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Stoichiometry Tutorials: Part 1 - The Mole (from a complete OLI stoichiometry course)
You probably remember the mole from high school chemistry, but do you remember why it is useful to chemists? The goal of the following video is to give the "big picture" of the mole and its applications; information on how to use the mole in calculations can be found in another tutorial.
Throughout this course, we will use the term "molecular weight" to refer to the mass of a mole of a substance (for instance, the molecular weight of oxygen (O2) is 32 g/mol). Recent textbooks refer to this as "molar mass" to emphasize (i) that this term refers to the mass, not the weight, of substance, and (ii) that the quantity refers to a mole of a substance, not a single molecule. "Molecular weight" may be less precise, but it remains the term that most practicing chemists use in the laboratory. For this reason, we continue to use "molecular weight" in this course.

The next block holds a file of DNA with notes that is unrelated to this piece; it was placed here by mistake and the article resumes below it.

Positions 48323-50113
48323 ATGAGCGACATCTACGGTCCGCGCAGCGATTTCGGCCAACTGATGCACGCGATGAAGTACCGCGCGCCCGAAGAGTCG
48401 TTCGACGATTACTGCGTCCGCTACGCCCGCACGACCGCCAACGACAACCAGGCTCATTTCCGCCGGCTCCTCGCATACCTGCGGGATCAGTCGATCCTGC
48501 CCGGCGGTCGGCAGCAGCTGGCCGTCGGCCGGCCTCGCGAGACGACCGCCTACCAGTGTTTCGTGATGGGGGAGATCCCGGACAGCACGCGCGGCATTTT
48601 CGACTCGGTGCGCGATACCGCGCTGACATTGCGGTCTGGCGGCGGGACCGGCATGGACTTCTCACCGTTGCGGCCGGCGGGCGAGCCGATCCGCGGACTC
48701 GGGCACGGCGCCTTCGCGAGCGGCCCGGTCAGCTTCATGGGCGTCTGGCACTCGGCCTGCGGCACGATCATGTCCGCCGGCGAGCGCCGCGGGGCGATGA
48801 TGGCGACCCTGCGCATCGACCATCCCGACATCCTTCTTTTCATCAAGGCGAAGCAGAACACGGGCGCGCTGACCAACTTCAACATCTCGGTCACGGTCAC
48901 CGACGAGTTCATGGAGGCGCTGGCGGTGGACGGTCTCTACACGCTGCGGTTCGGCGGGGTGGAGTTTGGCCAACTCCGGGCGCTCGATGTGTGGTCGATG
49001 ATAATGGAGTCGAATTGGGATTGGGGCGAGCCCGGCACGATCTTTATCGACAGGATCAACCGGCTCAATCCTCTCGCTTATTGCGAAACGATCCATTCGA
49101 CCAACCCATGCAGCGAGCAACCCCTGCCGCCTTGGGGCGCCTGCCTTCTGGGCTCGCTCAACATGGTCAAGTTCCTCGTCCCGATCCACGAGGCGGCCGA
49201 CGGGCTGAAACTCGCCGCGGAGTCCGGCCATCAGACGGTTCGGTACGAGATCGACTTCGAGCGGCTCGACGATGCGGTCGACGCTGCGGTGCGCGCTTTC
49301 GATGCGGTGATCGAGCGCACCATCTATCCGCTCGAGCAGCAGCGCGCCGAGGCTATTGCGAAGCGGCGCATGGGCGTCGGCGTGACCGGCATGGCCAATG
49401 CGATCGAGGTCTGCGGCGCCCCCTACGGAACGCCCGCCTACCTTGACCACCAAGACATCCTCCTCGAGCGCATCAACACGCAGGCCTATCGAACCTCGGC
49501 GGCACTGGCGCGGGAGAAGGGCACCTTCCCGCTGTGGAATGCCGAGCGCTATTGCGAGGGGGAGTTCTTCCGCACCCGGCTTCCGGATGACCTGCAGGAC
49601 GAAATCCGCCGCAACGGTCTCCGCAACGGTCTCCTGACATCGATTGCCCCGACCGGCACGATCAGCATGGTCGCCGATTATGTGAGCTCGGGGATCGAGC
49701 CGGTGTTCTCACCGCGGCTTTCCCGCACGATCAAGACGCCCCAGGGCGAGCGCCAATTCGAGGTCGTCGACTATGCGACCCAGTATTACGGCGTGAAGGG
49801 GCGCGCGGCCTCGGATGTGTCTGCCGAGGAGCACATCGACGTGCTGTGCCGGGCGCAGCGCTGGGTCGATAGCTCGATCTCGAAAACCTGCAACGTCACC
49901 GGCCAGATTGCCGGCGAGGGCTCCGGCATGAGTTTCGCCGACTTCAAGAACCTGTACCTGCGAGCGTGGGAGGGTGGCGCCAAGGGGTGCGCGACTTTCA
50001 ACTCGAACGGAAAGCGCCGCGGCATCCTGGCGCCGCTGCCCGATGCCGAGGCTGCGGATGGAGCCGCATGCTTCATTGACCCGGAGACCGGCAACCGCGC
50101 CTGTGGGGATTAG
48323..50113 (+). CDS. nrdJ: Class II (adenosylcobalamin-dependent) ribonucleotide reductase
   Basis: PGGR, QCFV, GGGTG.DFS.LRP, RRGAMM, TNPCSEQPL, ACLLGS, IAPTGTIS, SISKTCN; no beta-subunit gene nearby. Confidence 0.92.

Below you will find some practice questions to get you used to the concepts and calculations concerning the Mole.
These tutorials are part of a set of equilibrium materials developed with the Open Learning Initiative at Carnegie Mellon University. To access the entire course, please see http://www.cmu.edu/oli/courses/enter_chemistry.html.
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|Page Last Updated: 02.15.2011|